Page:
“An old man tryin’ to sugar.” There, that’s it, my subject, or lack thereof, that
haunted me all night long. Now all I have to do is write it. I couldn’t sleep for several reasons starting with those gol-dern Charley horses. Charley horses are the end result of an overweight 66-year-old snowshoe slogging eight hours in deep sticky snow. I just looked up “Charley horse” to see why such a light, almost humorous name ever got attached to something so painful and maddening. “(P)ainful spasms or cramps in the leg muscles, typically lasting anywhere from a few seconds to about a day.” Wikipedia also gave some interesting names from other countries: from Portugal, “paralyzer”;
Southern Italy, “donkey bite”; Norway, “thigh hen”; but the Finnish got it right, “wooden leg.”
On each of my trips to the bathroom, I walked like both of my legs were built of solid two-by-fours from my sacroiliac right down to my flat feet.
Snowshoes are the bane of my pre-sugarin’ existence in this climatologically neurotic Vermont. And speaking of neurotic, yesterday the snow changed its personality from wet and sticky to cold and crusty. I had my mouth all watered for a firmness that would make snowshoe walking easier. I was wrong. My friend Clarke from Virginia had come up for a few days to help. Clarke’s lucky enough to have never worn the cussed things before, but once we got strapped in, we found it didn’t really matter. Out in that crusty snow, we both were on our backs doing our “toppled turtle” impressions more than we were upright. And when we were upright, we felt like Sisyphus and his proverbial boulder, or that poor cartoon guy laboring through the Sahara in search of an oasis. Getting to a single tree 100 feet away was a marathon.
Fast forward a few days to inside our old sugarhouse. The steam rises making artistic patterns as it wafts through cracks between the boards. The fragrance is heavenly on this first day of boiling. Clarke must return to Virginia in hours, but at least he has a chance to inhale the end result of his torture. He smiles with approval.”This is fantastic!” he says.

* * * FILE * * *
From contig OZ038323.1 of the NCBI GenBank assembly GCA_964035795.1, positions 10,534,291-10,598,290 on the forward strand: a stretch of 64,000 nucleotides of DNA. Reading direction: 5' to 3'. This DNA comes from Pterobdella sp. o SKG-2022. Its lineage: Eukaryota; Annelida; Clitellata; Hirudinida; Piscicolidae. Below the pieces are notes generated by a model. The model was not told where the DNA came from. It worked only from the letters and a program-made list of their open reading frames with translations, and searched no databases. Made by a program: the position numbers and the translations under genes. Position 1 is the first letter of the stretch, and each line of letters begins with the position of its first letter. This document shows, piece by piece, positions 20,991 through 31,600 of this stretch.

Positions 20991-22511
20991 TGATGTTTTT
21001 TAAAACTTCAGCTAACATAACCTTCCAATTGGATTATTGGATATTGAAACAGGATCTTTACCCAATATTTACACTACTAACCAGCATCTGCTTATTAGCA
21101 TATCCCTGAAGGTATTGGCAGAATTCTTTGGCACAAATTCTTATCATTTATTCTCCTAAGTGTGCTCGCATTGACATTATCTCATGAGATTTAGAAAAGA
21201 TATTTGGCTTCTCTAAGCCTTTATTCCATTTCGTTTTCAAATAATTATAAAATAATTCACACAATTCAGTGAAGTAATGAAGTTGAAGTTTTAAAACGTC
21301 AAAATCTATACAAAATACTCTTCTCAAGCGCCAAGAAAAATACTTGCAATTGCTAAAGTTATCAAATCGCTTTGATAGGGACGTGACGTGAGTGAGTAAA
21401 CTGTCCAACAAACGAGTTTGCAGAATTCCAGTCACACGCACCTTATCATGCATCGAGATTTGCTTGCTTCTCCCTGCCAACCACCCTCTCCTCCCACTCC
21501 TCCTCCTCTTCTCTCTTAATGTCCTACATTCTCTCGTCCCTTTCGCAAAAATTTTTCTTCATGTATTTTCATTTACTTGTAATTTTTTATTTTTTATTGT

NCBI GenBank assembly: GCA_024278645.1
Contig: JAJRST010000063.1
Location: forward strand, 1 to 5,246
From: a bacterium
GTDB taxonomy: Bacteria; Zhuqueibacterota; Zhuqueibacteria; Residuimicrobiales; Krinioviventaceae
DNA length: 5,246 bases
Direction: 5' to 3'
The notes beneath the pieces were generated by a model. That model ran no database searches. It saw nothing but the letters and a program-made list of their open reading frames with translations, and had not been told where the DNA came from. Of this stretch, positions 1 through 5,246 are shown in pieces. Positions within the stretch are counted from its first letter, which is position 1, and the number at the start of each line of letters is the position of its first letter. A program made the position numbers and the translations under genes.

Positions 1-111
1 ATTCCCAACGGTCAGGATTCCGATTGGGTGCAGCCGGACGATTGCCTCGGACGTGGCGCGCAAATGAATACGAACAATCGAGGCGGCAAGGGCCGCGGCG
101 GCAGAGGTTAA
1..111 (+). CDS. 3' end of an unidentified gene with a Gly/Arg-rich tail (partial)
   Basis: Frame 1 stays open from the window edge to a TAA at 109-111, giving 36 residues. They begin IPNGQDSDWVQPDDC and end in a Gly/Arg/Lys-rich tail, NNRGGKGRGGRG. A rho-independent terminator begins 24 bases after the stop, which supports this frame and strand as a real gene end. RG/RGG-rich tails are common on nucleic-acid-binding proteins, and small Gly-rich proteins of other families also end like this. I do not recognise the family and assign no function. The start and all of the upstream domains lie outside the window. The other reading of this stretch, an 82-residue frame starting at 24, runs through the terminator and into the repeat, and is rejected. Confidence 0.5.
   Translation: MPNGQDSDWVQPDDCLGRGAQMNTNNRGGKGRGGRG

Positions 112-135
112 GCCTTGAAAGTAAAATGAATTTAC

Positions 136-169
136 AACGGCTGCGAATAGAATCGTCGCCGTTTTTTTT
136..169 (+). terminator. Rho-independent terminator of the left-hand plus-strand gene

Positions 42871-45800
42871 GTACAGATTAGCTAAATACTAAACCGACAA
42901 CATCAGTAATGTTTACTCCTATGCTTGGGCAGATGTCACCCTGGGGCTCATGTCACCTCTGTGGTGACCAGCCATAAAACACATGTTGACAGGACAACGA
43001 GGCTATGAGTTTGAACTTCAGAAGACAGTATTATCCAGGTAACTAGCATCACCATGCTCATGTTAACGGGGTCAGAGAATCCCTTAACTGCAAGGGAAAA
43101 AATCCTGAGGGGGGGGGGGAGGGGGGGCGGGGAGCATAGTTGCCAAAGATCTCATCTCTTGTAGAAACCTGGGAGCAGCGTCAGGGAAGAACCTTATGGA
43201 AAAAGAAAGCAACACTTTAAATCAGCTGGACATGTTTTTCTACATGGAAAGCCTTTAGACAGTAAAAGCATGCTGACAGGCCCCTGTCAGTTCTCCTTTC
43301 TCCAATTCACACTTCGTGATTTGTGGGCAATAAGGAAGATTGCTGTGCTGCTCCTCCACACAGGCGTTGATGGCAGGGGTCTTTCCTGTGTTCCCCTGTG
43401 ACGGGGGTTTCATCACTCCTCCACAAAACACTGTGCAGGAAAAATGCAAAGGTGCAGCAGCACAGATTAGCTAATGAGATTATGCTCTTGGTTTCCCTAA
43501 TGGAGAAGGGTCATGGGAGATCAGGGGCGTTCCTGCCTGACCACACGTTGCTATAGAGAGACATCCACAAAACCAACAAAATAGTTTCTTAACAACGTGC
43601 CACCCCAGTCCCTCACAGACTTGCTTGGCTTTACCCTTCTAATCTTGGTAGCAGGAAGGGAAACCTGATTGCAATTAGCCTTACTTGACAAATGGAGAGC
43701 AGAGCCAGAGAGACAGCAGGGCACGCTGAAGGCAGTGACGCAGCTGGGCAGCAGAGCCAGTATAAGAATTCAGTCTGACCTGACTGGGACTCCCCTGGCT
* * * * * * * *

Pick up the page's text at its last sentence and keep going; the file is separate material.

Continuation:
I show him all the tricks my years as sugarmaker has brought — the adjustment of three float valves to maintain a perfect boiling depth; the scoop to aid in sap emergencies; the hydrometer to insure proper density. We watch the first golden batch of the year drain out.
“From here, it goes through the filter press to get out the sugar sand and then it’s ready to can,” I tell him.
I love the sugarhouse part of sugarin’ as much as I find the earlier woods part an ordeal. I’ve never yet found a way to completely escape it like my Grandpa Morse did. He was much smarter than me. Grandpa retired early from the woods part of sugarin’ and spent his waning years as chief syrup canner at Morse Farm. I remember it like it was yesterday: year after year Grandpa would come in daily and fill syrup cans out of an old enamel pitcher. He never spilled a drop and provided the final touch that literally delivered syrup from “tap to table.”
Folks still remark on Sidney Morse filling the size can they wanted with the grade they wanted and handing it to them with a smile.
Sugarin’ is at its mid-point as I write. We’ve had our share of weather and equipment woes but we’re hopeful for another sap run or two. Steam’s been rising from our sugarhouse for two weeks now, finding me well away from the woods and the “wooden legs.” I’ve just finished my second cup of coffee this early morning and am ready to head back down and begin another day of boiling. Glad to be moving closer to what Grandpa did.
Burr Morse lives and sugars in East Montpelier.
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